Why are some People of Colour Activists apologists for White Activists?

Several years ago, it occurred to me how pitiful the state of anti-imperialist activity in England had become. A certain character (i.e. “political activist”) parading under the name of Daniel Renwick delivered a speech on an anti-imperialist platform just after the Nato-Jihadi operation to unseat the government of Libya was completed with the public lynching of the Colonel Muammar al-Ghadhaffi which the British media welcomed by gloating and celebrating his martyrdom.

On this platform, Renwick declared that Britain had become, culturally speaking, an anti-imperialist country. He supported this falsely ridiculous assertion by correctly informing the attendees at the meeting that British people have grown an appetite for foreign food and also because Manchester City Football Club (MCFC) employs a culturally diverse selection of football players from around the world. Hence, MCFC were “global” and therefore anti-imperialist, whereas a football club such as Liverpool, which at that time presumably did not employ a diverse squad, was not. What I eventually found most disturbing is that his friends, acquaintances and comrades refused to distance or disassociate themselves from the joker’s remarks let alone condemn them for what are – a highly patronising form of Euro-supremacist mockery and trickery. Worryingly, some of this character’s associates consider themselves as “Sons of Malcolm”, that is, followers of the 1960s African-American revolutionary, Malcolm X, yet not a whisper from any of them. When this blogger vouched this incident, on a few occasions on social media, with the UK’s leading, self-anointed “Sons of Malcolm” figure, Mr. Sukant Chandan, I was only shockingly met with personal abuse!

Historically, a similar episode occurred when anti-imperialist activity began to emerge in England in the 1960s. The British-Pakistani, Marxist revolutionary, Tariq Ali is one of Britain’s foremost anti-imperialists. He recounts an incident in his autobiography where he is racially heckled by someone belonging to another left-wing revolutionary group by being asked why he simply doesn’t “go back to Pakistan?” as he was delivering a speech. According to Ali the leader of the heckler’s group disapproved and apologised on behalf of the heckler, but he could not explain why it occurred.

This leader, in the manner of all known tin-pot gangsters to history, then slyly doubled down on Ali and said that if he had joined his organisation, the International Socialists rather than the rival International Marxist Group, he would not have been racially heckled! Ali claims that this leader was being sectarian, rather than a sinister political thug.

The whole incident made Ali reflect on whether it was worthwhile joining white led lefty groups:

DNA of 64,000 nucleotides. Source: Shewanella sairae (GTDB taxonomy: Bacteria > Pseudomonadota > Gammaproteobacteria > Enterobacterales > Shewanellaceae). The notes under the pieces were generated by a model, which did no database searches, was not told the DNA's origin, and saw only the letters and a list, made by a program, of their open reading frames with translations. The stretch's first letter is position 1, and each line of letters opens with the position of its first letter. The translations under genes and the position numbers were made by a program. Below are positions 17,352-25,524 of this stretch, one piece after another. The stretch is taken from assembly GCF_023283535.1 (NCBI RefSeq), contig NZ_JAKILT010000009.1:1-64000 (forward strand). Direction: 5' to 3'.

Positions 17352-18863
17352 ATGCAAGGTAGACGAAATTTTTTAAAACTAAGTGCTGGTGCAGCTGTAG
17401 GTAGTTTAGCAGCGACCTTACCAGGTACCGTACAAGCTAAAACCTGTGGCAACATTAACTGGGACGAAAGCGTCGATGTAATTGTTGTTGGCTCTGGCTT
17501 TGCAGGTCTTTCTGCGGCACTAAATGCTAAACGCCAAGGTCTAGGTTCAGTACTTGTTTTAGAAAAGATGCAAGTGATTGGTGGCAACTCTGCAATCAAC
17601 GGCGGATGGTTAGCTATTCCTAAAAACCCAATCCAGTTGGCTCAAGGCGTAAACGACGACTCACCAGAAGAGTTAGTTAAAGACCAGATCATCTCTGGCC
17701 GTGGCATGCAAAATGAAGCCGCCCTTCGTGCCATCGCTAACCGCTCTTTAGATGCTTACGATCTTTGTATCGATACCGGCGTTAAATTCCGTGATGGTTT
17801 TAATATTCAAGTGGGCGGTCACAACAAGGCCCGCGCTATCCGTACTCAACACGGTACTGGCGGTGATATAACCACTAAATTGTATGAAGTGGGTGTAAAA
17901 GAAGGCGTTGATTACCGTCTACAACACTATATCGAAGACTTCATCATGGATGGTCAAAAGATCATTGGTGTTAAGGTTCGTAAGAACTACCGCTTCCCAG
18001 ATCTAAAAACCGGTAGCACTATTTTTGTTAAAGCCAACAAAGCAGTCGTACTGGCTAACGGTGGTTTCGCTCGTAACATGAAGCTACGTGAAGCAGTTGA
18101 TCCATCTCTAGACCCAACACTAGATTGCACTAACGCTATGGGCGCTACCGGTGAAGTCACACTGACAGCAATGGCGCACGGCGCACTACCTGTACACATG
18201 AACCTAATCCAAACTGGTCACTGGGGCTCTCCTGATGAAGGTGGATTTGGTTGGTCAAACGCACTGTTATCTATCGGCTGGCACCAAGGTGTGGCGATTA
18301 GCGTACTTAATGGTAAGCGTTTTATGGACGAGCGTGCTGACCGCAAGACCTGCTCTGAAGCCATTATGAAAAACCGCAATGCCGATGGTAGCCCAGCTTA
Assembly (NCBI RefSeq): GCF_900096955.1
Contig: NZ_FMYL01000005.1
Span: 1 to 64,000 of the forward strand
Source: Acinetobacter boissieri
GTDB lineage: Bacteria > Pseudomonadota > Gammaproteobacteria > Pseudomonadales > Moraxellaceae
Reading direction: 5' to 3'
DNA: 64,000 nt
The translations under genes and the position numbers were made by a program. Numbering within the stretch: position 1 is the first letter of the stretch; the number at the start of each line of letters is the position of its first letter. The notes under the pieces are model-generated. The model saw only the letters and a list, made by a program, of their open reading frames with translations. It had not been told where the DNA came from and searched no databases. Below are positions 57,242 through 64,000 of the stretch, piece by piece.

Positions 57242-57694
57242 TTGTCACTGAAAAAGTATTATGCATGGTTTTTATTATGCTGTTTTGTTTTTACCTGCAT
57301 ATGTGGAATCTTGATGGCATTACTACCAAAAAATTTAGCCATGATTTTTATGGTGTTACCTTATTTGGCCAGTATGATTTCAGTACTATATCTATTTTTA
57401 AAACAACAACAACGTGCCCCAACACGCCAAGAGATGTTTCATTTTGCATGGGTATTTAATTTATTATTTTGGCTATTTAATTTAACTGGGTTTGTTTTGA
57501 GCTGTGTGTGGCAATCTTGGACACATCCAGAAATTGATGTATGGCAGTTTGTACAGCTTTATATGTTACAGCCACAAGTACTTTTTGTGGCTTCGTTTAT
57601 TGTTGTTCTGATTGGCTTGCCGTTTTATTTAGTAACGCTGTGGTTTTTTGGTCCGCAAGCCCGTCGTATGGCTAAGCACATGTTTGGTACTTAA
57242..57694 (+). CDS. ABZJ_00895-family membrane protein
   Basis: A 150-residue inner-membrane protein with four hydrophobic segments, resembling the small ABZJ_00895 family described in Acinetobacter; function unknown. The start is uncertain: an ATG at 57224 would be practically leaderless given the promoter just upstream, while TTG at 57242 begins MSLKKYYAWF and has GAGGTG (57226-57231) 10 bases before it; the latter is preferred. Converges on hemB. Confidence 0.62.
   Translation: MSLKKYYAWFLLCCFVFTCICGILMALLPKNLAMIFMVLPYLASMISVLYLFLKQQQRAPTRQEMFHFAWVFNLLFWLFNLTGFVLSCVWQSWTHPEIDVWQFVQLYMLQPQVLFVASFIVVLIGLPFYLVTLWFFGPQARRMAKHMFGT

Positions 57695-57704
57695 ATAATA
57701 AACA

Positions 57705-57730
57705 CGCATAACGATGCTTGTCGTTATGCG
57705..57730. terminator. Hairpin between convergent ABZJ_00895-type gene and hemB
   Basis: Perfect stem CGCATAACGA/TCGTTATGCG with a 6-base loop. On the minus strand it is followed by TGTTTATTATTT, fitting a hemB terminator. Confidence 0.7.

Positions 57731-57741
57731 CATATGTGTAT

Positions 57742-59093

“Many of my black nationalist friends, heavily influenced by Stokley Carmichael and the American Black Panthers, often derided me in private for working with the ‘white Left.’ Their argument was that racism ran deep in British society and there was no way in which being an ideological leftist helped to clean the slate.”

Face to face with this reality, Ali chose to persevere with these inconsequential revolutionary groupings and the leader in question, Tony Cliff (aka Yigael Gluckstein), went on to change the name of his Trotskyist organisation to the Socialist Workers Party in the late 1970s. Maybe, if Ali had chosen the other path and with his superb eloquence, erudition and intelligence he would have more than assisted in defining and developing a consequentially powerful non-white left wing political culture in England on a par with what has developed in the United States.

Even if we take Ali at his word and accept that he was motivated by ideology to turn a blind eye, then the question should be, who and by what criteria defines the priorities of this ideology?

Furthermore, what is most sad about the Ali-Cliff exchange is that we should know today why such an incident occurred and not be surprised by Cliff’s response. It’s not helpful playing dumb. The British have no anti-imperialist traditions when it comes to their imperialism so it’s actually worse than playing dumb. During the period Ali covers in his autobiography British imperialism was engaged in counter-revolutionary operations in at least three countries, Oman, South and North Yemen and there is no reference to them at all. More so, the millions of people killed by British imperialism over the centuries means nothing to these characters or their miniscule, irrelevant “revolutionary” groups. By turning a blind to these characters we only help to confer legitimacy on one of the most inconsequential political trends ever, the British ‘far Left.’

But ultimately, those of us attracted to an anti-imperialist cause must always be prepared to bitterly stomach the fact that the likes of a Cliff or a serpent like Renwick will always have their (covert and overt) apologists amongst people of colour. For these apologists, their ideological and personal proclivities, is far more meaningful than the cold and ugly political reality exposed to them in front of their very eyes.

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